Why is that bad? Hospitals necessarily have a limit to how much charity care they can give, no? Shouldn't they concentrate on patients who have no way to pay at all? And not everyone who needs to use credit is poor. I've known people with six-digit incomes living paycheck-to-paycheck. If they get sick, isn't it right that they put it on a credit card instead of expecting free treatment?

Paying for medical care is not cruel and unusual punishment. Neither is paying interest.


"If you finance medical bills on a credit card, you lose leverage to negotiate payments with health-care providers, who may charge self-paying patients up to five times more."

Huh? Why would they refuse to negotiate? Do they only negotiate with poor people? That's not negotiation, then, is it? It's charity.


This is a long story, but I have no idea what CR's point is in recounting it:

"The pressure to 'charge it' may come when you're most vulnerable … [continues with story of man who was taken by ambulance to hospital A, which charged him, instead of hospital B, which had previously offered him free care.] After he returned home, hospital representatives began calling him several times a week bout the $28,000 bill … they did not discuss whether he qualified for the hospital's charity care program or offer to negotiate a reasonable monthly payment plan. The hospital obtained a copy of Wilkinson's credit report, which showed he had … available credit of $13,000 [on a credit card he had forgotten he had]. …

'The people from the hospital were threatening to put a lien against our home or freeze our bank account if we didn't agree to use the card for the hospital bill," he says. The couple agreed to charge $13,000 on the card, which the hospital accepted as payment in full. They made the first two months' payments of about $260 but could not keep up and sought legal help."

"I've been doing legal aid work for 20 years and I've never seen anything like this," says Dale Pittman, their attorney. "This is a couple with a good credit history, raising two kids and dealing with a devastating illness, yet still managing to hold it together until the hospital puts the wolf at their door by pushing them into a card with predatory terms. The credit card's annual percentage rate is up to 29.99 percent …"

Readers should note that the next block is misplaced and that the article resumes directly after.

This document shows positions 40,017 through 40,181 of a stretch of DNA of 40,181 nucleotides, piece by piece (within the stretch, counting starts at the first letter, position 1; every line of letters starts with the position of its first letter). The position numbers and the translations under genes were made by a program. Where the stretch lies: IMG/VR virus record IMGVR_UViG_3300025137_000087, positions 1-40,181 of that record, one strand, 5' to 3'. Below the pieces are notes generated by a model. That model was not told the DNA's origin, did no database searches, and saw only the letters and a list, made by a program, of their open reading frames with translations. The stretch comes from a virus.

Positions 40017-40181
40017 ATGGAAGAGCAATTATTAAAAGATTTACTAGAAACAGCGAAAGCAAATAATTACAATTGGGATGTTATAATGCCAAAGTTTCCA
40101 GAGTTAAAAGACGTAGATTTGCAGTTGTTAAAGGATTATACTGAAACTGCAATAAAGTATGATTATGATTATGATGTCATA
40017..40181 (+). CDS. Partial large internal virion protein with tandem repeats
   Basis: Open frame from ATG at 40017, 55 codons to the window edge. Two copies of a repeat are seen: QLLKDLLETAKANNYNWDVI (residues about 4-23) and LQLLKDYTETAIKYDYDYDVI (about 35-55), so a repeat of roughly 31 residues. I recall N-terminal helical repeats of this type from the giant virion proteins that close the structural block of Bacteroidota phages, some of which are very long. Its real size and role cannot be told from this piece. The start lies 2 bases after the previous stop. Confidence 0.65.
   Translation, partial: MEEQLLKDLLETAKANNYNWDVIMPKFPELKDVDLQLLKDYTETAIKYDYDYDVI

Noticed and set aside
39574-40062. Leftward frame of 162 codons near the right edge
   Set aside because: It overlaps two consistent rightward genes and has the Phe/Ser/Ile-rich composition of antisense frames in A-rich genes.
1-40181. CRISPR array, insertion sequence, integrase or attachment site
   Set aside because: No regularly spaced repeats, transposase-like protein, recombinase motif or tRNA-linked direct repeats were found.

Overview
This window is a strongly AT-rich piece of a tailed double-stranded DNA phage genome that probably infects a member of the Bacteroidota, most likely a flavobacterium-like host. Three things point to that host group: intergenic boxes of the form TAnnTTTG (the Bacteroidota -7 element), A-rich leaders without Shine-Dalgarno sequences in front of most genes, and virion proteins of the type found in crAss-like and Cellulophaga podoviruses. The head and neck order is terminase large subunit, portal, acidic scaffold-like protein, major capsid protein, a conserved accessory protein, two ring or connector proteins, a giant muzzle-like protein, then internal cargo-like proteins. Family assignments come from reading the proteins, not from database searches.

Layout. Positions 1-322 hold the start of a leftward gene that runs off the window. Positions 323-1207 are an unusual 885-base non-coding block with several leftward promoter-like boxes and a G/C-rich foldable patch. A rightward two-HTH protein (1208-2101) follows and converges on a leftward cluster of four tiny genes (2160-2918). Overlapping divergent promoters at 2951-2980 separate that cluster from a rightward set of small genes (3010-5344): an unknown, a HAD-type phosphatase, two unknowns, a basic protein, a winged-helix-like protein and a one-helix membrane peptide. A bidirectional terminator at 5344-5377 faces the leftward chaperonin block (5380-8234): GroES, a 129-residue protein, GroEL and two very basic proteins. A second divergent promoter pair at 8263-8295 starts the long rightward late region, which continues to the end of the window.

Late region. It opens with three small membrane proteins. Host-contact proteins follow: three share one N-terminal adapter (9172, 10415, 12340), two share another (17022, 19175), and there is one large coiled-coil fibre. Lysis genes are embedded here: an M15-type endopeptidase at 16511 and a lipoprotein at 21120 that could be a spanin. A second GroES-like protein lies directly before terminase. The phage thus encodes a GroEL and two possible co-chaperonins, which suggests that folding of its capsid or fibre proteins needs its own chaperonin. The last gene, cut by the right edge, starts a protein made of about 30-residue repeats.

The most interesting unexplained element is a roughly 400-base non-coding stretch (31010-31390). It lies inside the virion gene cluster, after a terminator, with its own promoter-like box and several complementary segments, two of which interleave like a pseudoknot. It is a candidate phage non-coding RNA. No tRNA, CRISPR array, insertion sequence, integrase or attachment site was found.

Okay, this story confuses me in many ways.

1. If the couple owns a house -- the house the hospital threatened to put a lien against -- why can't they get a home equity loan for $13,000? Maybe it's a very small home?

2. The "predatory" interest rate is on the couple's own credit card, not one of those special medical credit cards that CR is decrying.

3. The hospital accepted $13,000 as payment in full on a bill of $28,000. That's better than half price. Isn't that quite a bit of goodwill on the part of the hospital?

4. What's a "reasonable monthly payment plan" on $13,000? I'd think $260 a month qualified, but the couple can't afford even that.

5. The article said that the couple had two children, and a combined income of $18,000 a year. On that basis, 30% is a reasonable interest rate, given the high probability of default (and, in fact, the couple did default after only two months). It doesn't matter if you have a "good credit history" if you now can't afford to pay.

6. Is CR suggesting that the hospital was obligated to have given Mr. Wilkerson free care?

7. Is CR suggesting that things would have been better if Mr. Wilkerson had refused treatment or the hospital had refused to treat him?

8. If the couple has a "good credit history," why can't they get a better interest rate than 29.99 percent?

And the bottom line: who should pay for the $28,000 in care Mr. Wilkerson received? What, exactly, is CR's objection? I'd be happy to agree that it's tragic that he's fighting cancer, and it's unfortunate that his financial situation is so grim. But he did receive $28,000 in services from the hospital, and the hospital did agree to cut that down to $13,000. Isn't Mr. Wilkerson responsible for the other $13,000? Isn't it reasonable to ask him to do what he can to pay it? And isn't it nice that the credit card company was willing to lend it to him?